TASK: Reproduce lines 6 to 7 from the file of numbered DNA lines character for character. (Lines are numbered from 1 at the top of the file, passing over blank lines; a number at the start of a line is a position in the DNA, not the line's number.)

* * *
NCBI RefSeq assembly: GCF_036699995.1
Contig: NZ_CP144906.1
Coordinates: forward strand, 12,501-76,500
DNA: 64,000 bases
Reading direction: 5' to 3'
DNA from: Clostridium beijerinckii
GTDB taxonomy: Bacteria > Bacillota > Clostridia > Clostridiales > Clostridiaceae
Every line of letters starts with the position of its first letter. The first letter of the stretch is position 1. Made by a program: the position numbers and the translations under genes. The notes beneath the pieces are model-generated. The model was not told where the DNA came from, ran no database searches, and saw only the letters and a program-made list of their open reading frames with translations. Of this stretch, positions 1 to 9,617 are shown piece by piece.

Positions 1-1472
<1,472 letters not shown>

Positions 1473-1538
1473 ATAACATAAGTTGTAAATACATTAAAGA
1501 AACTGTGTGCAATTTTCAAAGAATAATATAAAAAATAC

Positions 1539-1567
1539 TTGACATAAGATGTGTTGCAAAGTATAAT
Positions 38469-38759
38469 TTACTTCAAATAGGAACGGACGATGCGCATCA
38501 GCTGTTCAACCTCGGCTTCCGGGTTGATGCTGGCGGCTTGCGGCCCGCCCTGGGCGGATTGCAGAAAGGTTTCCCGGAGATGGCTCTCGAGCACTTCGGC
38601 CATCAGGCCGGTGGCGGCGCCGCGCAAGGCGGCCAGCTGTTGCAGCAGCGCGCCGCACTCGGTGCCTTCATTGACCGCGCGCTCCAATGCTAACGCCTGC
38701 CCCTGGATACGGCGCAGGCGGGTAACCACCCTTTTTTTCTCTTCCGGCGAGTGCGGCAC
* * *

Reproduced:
DNA from: Clostridium beijerinckii
GTDB taxonomy: Bacteria > Bacillota > Clostridia > Clostridiales > Clostridiaceae